Chivas Products Ltd. has received a boost from automakers in its effort to avoid bankruptcy liquidation.
General Motors Corp. and Chrysler Corp. jointly have agreed to loan Chivas as much as $3 million, more than double the $1.4 million the automakers previously had pledged, according to an order filed last week in the Chivas Chapter 11 reorganization.
The additional financing from GM and Chrysler, which are attempting to increase participation by minority suppliers in the auto industry, is expected to help Chivas, but it is still unknown if Chivas can obtain all the capital it needs to win approval for its reorganization plan, due by Dec. 9.
GM will not support Chivas by itself, said Robert Weiss, a lawyer representing the giant automaker. ``There are a number of other constituencies other than GM, including Chivas' lenders, creditors and its other customers, who must also contribute to a successful reorganization,'' said Weiss, partner with the firm Honigman Miller Schwartz and Cohn of Detroit.
Jack Gibson Jr., a lawyer for Chivas' creditors, said reorganization is not moving as fast as the creditors would like. ``Whether they will be able to succeed is not known at this time,'' said Gibson, a shareholder in Kemp, Klein, Umphrey & Endelman P.C. of Troy.
Joseph Anderson Jr., chairman and chief executive officer of the Sterling Heights, Mich.-based manufacturer of plastic parts, last week told lawyers during a creditors' hearing that he was hopeful of assembling a reorganization plan.
He confirmed corporate cutbacks at Chivas that included the departure of several company vice presidents. In addition, a number of the 13 automobile leases the company has been funding will be eliminated, he said.
Anderson, a former General Motors executive, said little about the reorganization progress. He declined all comment to Crain's Detroit Business, a sister publication to Plastics News.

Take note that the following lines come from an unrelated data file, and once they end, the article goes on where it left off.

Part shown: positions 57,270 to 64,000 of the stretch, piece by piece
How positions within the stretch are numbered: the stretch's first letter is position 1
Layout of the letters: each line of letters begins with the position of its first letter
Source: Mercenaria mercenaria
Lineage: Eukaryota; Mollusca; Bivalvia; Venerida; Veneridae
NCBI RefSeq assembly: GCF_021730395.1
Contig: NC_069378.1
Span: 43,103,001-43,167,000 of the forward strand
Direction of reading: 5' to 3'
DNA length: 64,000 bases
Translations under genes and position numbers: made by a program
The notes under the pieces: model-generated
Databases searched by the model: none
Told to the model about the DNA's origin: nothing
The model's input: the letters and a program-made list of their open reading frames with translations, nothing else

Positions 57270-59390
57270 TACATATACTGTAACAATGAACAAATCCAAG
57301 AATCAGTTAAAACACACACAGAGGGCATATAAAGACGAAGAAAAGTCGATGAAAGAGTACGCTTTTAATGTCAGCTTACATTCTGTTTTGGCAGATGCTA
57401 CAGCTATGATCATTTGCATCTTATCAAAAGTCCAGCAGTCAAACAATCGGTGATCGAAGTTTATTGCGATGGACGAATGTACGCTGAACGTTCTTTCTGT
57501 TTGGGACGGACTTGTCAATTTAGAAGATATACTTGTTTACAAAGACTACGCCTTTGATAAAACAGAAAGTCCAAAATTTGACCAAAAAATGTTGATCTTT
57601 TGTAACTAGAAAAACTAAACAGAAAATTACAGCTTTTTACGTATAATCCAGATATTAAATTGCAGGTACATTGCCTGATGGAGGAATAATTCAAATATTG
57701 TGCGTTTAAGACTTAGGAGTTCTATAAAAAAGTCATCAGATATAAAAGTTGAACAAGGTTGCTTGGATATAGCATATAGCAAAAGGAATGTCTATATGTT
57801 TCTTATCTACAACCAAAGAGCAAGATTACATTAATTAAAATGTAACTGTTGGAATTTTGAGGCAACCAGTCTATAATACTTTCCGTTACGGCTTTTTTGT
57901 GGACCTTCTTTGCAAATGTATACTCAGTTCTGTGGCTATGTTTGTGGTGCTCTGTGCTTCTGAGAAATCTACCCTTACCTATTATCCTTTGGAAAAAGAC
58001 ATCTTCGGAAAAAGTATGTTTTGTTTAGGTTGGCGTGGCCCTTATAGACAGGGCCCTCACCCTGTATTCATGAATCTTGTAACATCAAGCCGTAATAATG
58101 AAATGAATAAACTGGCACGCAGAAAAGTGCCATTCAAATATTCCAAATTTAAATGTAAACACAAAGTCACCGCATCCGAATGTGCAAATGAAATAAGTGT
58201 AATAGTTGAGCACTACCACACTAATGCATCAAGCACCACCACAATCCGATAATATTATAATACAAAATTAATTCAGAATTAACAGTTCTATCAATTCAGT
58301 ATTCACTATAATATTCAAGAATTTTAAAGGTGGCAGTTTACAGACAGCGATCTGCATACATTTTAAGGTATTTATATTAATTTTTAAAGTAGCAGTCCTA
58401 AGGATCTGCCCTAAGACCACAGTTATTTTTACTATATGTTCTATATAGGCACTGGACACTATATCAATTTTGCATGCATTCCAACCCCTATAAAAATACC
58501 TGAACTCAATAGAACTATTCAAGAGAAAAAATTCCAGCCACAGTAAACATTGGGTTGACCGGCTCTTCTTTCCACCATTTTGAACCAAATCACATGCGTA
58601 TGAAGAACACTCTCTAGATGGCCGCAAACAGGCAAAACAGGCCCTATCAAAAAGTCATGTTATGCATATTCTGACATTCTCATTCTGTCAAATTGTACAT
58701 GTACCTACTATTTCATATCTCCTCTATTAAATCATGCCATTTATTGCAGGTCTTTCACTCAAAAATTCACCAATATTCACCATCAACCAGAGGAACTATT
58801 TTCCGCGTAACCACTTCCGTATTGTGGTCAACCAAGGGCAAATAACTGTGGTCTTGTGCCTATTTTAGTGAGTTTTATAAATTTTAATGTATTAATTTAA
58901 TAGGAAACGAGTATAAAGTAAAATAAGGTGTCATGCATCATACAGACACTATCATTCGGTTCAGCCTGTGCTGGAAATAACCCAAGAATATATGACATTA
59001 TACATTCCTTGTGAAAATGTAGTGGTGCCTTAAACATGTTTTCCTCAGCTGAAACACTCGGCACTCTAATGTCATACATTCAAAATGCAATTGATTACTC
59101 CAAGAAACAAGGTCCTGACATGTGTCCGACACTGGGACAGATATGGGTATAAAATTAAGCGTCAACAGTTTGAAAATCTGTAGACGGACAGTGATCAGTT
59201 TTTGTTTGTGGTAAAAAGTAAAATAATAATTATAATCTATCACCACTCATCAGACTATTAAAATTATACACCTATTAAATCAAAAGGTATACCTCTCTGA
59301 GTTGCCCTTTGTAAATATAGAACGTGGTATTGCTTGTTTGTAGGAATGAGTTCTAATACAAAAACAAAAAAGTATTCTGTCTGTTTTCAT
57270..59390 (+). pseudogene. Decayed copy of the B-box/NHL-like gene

Chivas had assets of $29 million and debts of $39.7 million as of June 29. Anderson filed for bankruptcy protection Oct. 7. Chivas owes GM and Chrysler $900,000 each.
The promise of increased financial support for Chivas from the two automakers came as the company was expecting a $1.3 million shortfall for the month of October.
The automakers will advance Chivas new loans up to $3 million, which will be added to a revolving credit line created in September 1996 with Comerica Bank. The combined loan amount from Comerica and the automakers is $12.2 million, according to the order filed with U.S. Bankruptcy Court in Detroit.
GM and Chrysler are expected to continue maintaining parts-production volumes with Chivas through the 2002 model year. But that will require a reorganization plan acceptable to all parties.
Weiss, who heads Honigman Miller's bankruptcy practice, said GM has a strong interest in Chivas' reorganization. The automaker worked with Chivas before and after the bankruptcy filing, Weiss said, but ``GM cannot do it all by itself.''